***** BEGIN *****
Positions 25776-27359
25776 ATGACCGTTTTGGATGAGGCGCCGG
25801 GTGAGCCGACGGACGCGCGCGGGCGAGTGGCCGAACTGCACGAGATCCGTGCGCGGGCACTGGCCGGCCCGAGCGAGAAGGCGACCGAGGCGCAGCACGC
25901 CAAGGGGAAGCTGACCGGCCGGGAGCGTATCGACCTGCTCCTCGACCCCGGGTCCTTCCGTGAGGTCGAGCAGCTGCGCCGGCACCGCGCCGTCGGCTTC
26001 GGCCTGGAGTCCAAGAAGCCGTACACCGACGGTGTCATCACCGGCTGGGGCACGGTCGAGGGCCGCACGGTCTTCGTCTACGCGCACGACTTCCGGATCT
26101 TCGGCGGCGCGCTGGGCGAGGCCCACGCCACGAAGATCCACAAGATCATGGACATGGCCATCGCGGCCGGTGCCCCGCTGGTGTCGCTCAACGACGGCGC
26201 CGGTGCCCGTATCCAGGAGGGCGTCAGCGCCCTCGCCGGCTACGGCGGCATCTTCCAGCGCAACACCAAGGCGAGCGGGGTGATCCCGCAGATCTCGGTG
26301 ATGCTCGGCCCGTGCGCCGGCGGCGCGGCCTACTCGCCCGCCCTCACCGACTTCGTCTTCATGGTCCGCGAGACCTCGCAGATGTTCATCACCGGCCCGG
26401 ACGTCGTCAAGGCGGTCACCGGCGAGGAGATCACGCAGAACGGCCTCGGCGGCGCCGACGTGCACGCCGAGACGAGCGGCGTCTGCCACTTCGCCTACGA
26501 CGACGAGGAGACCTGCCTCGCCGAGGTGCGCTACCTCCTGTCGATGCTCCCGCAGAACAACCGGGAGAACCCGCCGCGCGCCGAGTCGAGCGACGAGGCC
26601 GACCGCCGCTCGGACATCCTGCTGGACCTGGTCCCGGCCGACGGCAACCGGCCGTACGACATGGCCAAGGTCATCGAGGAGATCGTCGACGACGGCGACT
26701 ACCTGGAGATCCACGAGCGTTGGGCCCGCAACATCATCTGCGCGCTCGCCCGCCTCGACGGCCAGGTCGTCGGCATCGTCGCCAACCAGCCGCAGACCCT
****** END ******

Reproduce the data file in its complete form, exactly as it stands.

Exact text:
Positions 25776-27359
25776 ATGACCGTTTTGGATGAGGCGCCGG
25801 GTGAGCCGACGGACGCGCGCGGGCGAGTGGCCGAACTGCACGAGATCCGTGCGCGGGCACTGGCCGGCCCGAGCGAGAAGGCGACCGAGGCGCAGCACGC
25901 CAAGGGGAAGCTGACCGGCCGGGAGCGTATCGACCTGCTCCTCGACCCCGGGTCCTTCCGTGAGGTCGAGCAGCTGCGCCGGCACCGCGCCGTCGGCTTC
26001 GGCCTGGAGTCCAAGAAGCCGTACACCGACGGTGTCATCACCGGCTGGGGCACGGTCGAGGGCCGCACGGTCTTCGTCTACGCGCACGACTTCCGGATCT
26101 TCGGCGGCGCGCTGGGCGAGGCCCACGCCACGAAGATCCACAAGATCATGGACATGGCCATCGCGGCCGGTGCCCCGCTGGTGTCGCTCAACGACGGCGC
26201 CGGTGCCCGTATCCAGGAGGGCGTCAGCGCCCTCGCCGGCTACGGCGGCATCTTCCAGCGCAACACCAAGGCGAGCGGGGTGATCCCGCAGATCTCGGTG
26301 ATGCTCGGCCCGTGCGCCGGCGGCGCGGCCTACTCGCCCGCCCTCACCGACTTCGTCTTCATGGTCCGCGAGACCTCGCAGATGTTCATCACCGGCCCGG
26401 ACGTCGTCAAGGCGGTCACCGGCGAGGAGATCACGCAGAACGGCCTCGGCGGCGCCGACGTGCACGCCGAGACGAGCGGCGTCTGCCACTTCGCCTACGA
26501 CGACGAGGAGACCTGCCTCGCCGAGGTGCGCTACCTCCTGTCGATGCTCCCGCAGAACAACCGGGAGAACCCGCCGCGCGCCGAGTCGAGCGACGAGGCC
26601 GACCGCCGCTCGGACATCCTGCTGGACCTGGTCCCGGCCGACGGCAACCGGCCGTACGACATGGCCAAGGTCATCGAGGAGATCGTCGACGACGGCGACT
26701 ACCTGGAGATCCACGAGCGTTGGGCCCGCAACATCATCTGCGCGCTCGCCCGCCTCGACGGCCAGGTCGTCGGCATCGTCGCCAACCAGCCGCAGACCCT